The Beatles from A to Zed: An Alphabetical Mystery Tour
By Peter Asher
Henry Holt & Co.
Though the Beatles Bookshelf already consists of hundreds (maybe thousands?) of both in and out of print titles, a Fab Four Fan will always want to crack open one more trip down Penny Lane. Especially if it’s written by someone who was – in real life – a close, personal friend of John, Paul, George, and Ringo.
Peter Asher has that distinction. As a member of the ‘60s duo Peter and Gordon, Asher and his partner scored their first hit with the Paul McCartney-penned “A World Without Love.” Asher later served as the first head of A&R for the band’s Apple Records label before becoming a successful producer/manager on his own with acts like James Taylor and Linda Ronstadt. He’s also currently the host of the radio show “From Me to You” on SiriusXM’s Beatles channel.
And of special interest is that McCartney actually lived with the Asher family for two years while dating Peter’s sister Jane for even longer, Peter and Paul existing in side-by-side bedrooms on the top floor of the Asher family house.
John Lennon might drop by for a bit of a writing session, and as Asher recalls here he was the first person outside of the composers to hear the song “I Want to Hold Your Hand.”
All of that would seem to make this book of great interest. Unfortunately, it’s a disappointment.
Taking a loose (very loose) idea to traverse across the Beatles universe with an alphabetical structure, each letter “chapter” finds Asher riffing on various Beatles (and solo) songs, movies, events, and influences who share that commonality.
However, Asher’s entire thoughts about something might consist of a handful of sentences, with far too many observations coming straight out of Wikipedia (or Beatlepedia?), lacking much insight or interpretation.
Thus, the reader is told such basic facts that “Back in the U.S.S.R.” is the band’s nod to Chuck Berry’s “Back in the U.S.A.” Or Lennon’s “Cold Turkey” concerns quitting heroin. Or “This Boy” is a “great example of their beautiful three-part harmony” that owes something to the Beach Boys. And you don’t want to know Asher’s take on the sex life of a certain sea creature in his blurb on “Octopus’s Garden."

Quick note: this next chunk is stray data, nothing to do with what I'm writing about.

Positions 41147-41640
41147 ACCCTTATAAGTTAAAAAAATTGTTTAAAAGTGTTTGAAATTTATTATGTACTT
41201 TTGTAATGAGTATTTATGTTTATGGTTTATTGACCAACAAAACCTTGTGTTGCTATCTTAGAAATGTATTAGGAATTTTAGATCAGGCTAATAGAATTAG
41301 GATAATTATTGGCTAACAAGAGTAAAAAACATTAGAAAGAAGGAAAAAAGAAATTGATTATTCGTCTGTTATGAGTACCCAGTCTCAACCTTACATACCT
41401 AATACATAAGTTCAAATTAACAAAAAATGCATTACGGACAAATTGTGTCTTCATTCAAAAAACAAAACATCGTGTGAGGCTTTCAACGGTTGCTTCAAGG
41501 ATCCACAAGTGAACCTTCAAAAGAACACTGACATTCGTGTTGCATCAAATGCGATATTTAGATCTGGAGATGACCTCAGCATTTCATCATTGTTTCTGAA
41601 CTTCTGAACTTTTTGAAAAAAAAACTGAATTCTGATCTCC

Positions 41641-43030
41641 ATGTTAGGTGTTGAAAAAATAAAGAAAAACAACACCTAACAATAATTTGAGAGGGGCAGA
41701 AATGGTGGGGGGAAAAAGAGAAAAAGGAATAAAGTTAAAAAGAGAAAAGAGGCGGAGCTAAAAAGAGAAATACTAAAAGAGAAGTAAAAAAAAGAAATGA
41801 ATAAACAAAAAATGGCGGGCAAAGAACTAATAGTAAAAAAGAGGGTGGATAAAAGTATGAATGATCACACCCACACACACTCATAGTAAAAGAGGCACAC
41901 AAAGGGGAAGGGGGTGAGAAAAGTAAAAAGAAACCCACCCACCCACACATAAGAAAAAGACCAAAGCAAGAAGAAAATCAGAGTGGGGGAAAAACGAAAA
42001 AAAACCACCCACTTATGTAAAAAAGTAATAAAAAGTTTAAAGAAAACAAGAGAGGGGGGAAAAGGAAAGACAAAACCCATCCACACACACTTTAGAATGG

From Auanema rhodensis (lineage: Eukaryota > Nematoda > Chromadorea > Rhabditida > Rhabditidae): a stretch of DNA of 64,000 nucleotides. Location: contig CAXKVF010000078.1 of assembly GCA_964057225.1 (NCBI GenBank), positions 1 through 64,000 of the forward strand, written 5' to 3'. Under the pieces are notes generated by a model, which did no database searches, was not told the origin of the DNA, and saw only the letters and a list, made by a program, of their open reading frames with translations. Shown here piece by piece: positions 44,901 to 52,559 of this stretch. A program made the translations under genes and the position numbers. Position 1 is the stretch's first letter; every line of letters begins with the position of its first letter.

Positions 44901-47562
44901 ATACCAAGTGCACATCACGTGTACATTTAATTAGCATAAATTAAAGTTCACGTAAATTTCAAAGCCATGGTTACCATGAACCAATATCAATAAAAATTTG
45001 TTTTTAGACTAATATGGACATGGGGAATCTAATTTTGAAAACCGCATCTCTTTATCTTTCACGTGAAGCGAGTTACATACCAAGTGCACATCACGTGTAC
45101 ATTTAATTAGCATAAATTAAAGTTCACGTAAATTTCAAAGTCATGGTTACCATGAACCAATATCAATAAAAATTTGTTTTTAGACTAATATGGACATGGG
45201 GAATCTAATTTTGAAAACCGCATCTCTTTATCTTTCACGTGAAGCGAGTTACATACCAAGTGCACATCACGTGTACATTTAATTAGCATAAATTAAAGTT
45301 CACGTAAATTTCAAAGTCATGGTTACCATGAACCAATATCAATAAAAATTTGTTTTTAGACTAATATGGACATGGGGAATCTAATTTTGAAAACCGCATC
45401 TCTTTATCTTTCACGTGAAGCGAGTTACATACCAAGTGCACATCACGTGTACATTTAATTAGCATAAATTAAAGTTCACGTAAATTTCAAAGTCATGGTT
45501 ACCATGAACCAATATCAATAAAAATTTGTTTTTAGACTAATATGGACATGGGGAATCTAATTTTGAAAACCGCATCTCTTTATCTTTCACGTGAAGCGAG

Or this, uh, pithy passage: “The Beatles were not only incredibly successful, they were and remain wildly influential as well. Just as fans tried to emulate the clothes or the hair, musicians listened to every note that each of the Beatles played and studied every musical detail.”
His writing style is also stilted and disjointed, while adding far too many amusement park-guide explanatory flourishes (i.e. “And now that we’ve left this letter, we’ll go to this letter,” or “We can’t finish this letter without talking about Ringo”).
To be fair, the book is not billed as a memoir – though it does include some brief personal stories. Nor is it aimed toward or geared for those with a more than modicum of knowledge about Beatles music and history. And taken in that light, it’s an easy, breezy read.
And there is one interesting linguistic fact gleaned from the title. While in the United States the last letter of the alphabet is pronounced “zee,” in the UK it’s “zed.” So no, the Beatles had no connection with the sexually sadistic security guard from Pulp Fiction. Who definitely would not be happy just to dance with you.